Surprised by Playfulness

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Surprised by Playfulness

The “laughter-stirring miracle”.

Saint Dominic was an austere man. He traveled barefoot, slept on the hard ground, and often fasted on bread and water. This self-denial gave St. Dominic credibility among the townspeople of his time, who were disillusioned with the decadence of the clergy and attracted to the severity of the Waldensian and Cathar heretics. Given his austerity, one might assume that St. Dominic was sour-faced and unpleasant to be around. But this could not be further from the truth! 

A contemporary biographer, Blessed Cecilia Cesarini, recounts that St. Dominic “was always joyous and cheerful, except when moved to compassion at anyone’s sorrows” (Lives of the Brethren, 3.14). Another biographer, Blessed Jordan of Saxony, recalls that St. Dominic’s “cheerfulness is what enabled him so easily to win everyone’s affection,” and that “none was more affable, none more pleasant to his brethren or associates” (Libellus, 104).

One evening, when St. Dominic was preaching to a group of Dominican nuns in Rome, Satan himself interrupted the sermon. Having taken on the bodily appearance of a sparrow, the devil fluttered around the church and hopped on the nuns’ heads to distract them. Sensing that his audience’s attention was wandering, how did St. Dominic react? Not with anger or alarm, but with playfulness!

After asking a nun to catch the devil-sparrow, St. Dominic received it from her, identified it as the devil, and (no doubt with a mischievous grin) began to dramatically pluck its feathers, evoking much laughter from the friars and nuns present. Then, to the delight of his audience, St. Dominic took the devil-bird and chucked it out the window, calling theatrically after it: “Fly now if you can, enemy of mankind!” The chuckling nuns then listened once more to the sermon, their attention restored by what Bl. Cecilia called the “laughter-stirring miracle” (Lives of the Brethren, 3.10).

As the devil-sparrow incident illustrates, St. Dominic was a playful man. This playfulness made St. Dominic an effective preacher. He instinctively mastered Cicero’s maxim that “when the audience is weary, it will be useful for the speaker to try something novel or amusing” (quoted in ST II-II q. 168, a. 2, ad 1).

Likewise, St. Dominic’s playfulness brought useful refreshment to his fellow religious. Play and mirth relieve the mental weariness that accompanies the mind’s focus on higher things, refreshing the interior senses so they can be used again in prayer or study (ST II-II q. 168, a. 2). This refreshment is especially necessary for people who hope to persevere in sustained contemplative work—people like friars and nuns.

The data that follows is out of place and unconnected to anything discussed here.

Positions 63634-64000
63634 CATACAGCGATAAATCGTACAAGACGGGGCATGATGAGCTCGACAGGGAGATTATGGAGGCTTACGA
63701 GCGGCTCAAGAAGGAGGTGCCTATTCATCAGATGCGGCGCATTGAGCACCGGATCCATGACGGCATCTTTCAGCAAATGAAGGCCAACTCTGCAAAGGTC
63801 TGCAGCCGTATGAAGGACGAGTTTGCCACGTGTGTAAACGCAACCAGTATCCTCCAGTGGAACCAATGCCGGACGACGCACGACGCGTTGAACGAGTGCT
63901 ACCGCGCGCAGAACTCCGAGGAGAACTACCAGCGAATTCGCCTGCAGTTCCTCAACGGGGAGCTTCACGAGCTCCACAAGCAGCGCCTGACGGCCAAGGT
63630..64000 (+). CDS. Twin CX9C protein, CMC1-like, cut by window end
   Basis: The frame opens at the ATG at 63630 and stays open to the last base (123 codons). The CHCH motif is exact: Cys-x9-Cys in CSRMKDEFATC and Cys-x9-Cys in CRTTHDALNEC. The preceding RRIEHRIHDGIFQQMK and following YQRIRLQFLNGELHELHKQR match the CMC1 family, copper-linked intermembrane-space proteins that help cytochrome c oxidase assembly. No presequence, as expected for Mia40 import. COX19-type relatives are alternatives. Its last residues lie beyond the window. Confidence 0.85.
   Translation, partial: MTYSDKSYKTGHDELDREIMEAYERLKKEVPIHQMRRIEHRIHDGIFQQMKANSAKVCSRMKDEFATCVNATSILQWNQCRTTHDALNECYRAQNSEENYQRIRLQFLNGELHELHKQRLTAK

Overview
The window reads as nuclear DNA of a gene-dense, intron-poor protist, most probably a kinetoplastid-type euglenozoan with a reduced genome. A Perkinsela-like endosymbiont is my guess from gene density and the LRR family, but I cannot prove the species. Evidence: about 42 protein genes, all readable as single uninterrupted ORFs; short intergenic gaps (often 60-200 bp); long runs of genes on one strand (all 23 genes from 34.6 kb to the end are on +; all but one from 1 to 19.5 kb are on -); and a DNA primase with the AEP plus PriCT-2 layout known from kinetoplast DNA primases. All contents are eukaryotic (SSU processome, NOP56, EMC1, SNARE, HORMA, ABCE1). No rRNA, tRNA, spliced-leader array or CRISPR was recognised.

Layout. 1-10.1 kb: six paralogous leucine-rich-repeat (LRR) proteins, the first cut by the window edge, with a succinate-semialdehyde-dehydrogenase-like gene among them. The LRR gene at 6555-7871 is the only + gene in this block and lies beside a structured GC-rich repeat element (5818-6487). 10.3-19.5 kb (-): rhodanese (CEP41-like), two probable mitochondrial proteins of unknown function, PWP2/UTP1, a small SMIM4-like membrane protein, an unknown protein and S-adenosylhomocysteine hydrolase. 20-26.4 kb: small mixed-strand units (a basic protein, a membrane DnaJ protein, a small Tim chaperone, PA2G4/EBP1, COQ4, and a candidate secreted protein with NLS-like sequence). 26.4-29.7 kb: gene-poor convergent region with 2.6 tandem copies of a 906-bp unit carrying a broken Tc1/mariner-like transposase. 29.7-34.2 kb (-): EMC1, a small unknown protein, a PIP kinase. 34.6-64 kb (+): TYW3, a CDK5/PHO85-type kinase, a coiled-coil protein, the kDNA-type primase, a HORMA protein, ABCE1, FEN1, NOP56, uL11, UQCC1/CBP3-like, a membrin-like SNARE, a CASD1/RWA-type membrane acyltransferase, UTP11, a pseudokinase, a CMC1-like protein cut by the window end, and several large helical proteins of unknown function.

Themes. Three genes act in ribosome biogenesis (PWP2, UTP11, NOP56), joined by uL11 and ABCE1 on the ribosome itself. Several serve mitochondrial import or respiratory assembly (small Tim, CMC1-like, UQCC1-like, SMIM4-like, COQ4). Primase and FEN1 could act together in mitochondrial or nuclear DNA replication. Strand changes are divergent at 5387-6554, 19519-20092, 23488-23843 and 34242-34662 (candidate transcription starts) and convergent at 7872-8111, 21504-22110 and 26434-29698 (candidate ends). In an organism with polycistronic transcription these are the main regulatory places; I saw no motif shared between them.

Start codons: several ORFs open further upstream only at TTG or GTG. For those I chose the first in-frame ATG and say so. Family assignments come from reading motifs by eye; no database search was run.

How weary must the friars and nuns have been on the evening of the “laughter-stirring miracle”! Tired from their studies and prayers, disturbed by seeing the devil-sparrow, perhaps grumbling that the Franciscans probably had better pest control, how many discouraging thoughts must have crossed their mind—until St. Dominic moved them to laughter!

Compare this liberating refreshment with the stifling effect of a boorish man on others. The boorish man, who offers no playful speech to others and actively hinders others from being moderately playful themselves, is burdensome to everyone he spends time with (ST II-II q. 168, a. 4). 

Like the Waldensians and Cathars of St. Dominic’s time, boors might offer a “greater outward show of piety” (Lives of the Brethren, 5.12), but they make for impatient teachers and community members, unable to bear or relieve the weariness of their hearers and brethren. In contrast, as St. Dominic shows us, true austerity is compatible with playfulness (ST II-II q. 168, a. 4, ad 3). One goes hand in hand with the other. 

Amid widespread clerical scandal in our time, we certainly ought to ask St. Dominic to teach us austerity—to help us pluck our hearts clean of sloth, greed, gluttony, and lust. Perhaps less obviously, in an age of distracting tweets and bitter moralism, we also ought to ask St. Dominic to teach us playfulness, so that we might seize the attention of scattered minds and refresh our weary brethren.

Photo by Fr. Lawrence Lew, O.P. (used with permission)

Originally posted in the Dominicana Journal

The Dominican House of Studies

Forming Preachers of Truth in Charity.

Catholic theology in the Thomistic tradition for Dominican students and all who are interested in serving the Church, evangelizing the world, and growing in virtue, wisdom, and holiness.

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